Tax Efficiency in Exchange for Energy Efficiency

2 min

Is your tax-exempt organization working on major construction or renovations on your property? Or considering purchasing new energy-efficient cars for your organization? If so, there is some good news for you.

The Inflation Reduction Act of 2022 ("the Act"), signed by President Biden on August 16, 2022, includes a wide range of tax incentives for alternative energy and energy-efficient projects. The Act extends existing tax credits and adds new tax credits for a wide range of projects—everything from solar panel installation to electricity produced at zero-emission nuclear plants.

The Act also creates an opportunity for tax-exempt organizations to enjoy some of the tax benefits associated with these types of projects, which traditionally have not been as available to them. Prior to the Act, there was no way for tax-exempt organizations to take advantage of the tax deduction under Section 179D of the Internal Revenue Code for constructing new commercial buildings or renovating existing buildings with certain energy-efficient systems, as they generally had no taxable income to deduct against. However, the Act grants to tax-exempt organizations (including 501(c)(3), (c)(4), and (c)(6) organizations) the ability to allocate this deduction to the designer of the project. For tax-exempt organizations that are in the process of doing major renovations or constructing a new building, it may be worth looking into the Act more closely in order to negotiate a more favorable deal with your project designer in exchange for allocating this deduction to them. The Treasury Department will be providing guidance on how to make this allocation.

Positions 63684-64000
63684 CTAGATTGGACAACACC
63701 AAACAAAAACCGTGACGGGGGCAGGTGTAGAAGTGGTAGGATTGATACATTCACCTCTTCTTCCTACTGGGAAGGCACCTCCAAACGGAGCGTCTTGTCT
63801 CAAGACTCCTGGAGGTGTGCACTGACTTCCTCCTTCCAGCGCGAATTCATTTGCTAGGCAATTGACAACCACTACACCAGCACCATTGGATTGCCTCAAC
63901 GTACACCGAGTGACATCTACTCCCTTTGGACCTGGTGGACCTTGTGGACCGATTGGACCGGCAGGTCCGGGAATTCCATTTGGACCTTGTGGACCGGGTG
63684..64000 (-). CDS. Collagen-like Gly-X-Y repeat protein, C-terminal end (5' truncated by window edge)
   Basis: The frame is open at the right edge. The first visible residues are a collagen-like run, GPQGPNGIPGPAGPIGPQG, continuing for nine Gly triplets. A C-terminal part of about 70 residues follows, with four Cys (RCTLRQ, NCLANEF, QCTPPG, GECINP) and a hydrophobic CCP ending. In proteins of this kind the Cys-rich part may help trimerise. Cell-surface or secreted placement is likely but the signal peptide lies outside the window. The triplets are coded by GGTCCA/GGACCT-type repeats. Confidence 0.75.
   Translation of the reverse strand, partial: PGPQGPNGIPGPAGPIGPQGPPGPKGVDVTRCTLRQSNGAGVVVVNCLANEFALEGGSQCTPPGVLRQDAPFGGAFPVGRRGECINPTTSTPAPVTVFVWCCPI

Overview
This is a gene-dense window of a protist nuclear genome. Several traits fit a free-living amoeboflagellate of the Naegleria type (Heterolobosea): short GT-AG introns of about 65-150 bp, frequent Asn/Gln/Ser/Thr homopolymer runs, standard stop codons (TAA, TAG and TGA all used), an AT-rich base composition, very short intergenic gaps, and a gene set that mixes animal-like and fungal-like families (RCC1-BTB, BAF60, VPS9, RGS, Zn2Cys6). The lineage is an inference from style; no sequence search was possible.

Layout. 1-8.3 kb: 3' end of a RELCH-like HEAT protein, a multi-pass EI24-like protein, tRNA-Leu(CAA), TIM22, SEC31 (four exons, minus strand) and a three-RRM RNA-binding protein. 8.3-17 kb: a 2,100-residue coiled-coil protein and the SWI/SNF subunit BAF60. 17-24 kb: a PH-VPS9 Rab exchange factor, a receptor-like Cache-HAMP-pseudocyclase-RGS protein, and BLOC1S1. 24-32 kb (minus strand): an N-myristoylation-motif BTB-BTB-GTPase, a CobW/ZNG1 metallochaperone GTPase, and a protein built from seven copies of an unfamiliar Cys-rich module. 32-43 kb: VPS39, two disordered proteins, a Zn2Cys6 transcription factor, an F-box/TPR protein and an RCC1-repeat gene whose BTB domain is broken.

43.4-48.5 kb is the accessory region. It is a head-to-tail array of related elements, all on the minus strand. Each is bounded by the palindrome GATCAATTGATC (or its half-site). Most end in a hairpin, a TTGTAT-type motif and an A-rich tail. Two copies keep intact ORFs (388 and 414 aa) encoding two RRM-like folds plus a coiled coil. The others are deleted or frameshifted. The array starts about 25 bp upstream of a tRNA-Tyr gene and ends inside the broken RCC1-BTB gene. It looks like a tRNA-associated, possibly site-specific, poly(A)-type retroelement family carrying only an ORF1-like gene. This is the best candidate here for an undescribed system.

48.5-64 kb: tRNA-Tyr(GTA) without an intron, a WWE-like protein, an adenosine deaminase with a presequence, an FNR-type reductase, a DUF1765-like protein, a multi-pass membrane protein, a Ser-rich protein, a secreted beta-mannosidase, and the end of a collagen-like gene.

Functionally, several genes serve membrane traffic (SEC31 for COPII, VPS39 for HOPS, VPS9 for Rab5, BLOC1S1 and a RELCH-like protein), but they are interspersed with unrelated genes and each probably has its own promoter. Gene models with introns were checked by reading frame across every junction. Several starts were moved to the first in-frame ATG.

Additionally, the Act grants tax-exempt organizations the right to receive a direct cash payment instead of a tax credit for certain energy-efficient or alternative energy projects beginning in taxable years after 2022. If your tax-exempt organization is not in the process of building solar panels on your roof or perhaps developing a zero-emission nuclear power facility, take heart—some other tax credits may be more relevant to your organization. Specifically, tax-exempt organizations (other than certain farmers' cooperatives) can take advantage of a tax credit available for purchasing a qualified commercial clean vehicle (think electric car), which is capped at $7,500 for a vehicle that weighs less than 14,000 pounds and $40,000 for other vehicles. Tax-exempt organizations can also take advantage of a tax credit for installing an "alternative fuel vehicle refueling property" (think electric vehicle charging station) in a low-income or non-urban area.

The Treasury Department will be providing guidance on how tax-exempt organizations can take advantage of these tax benefits, so stay tuned.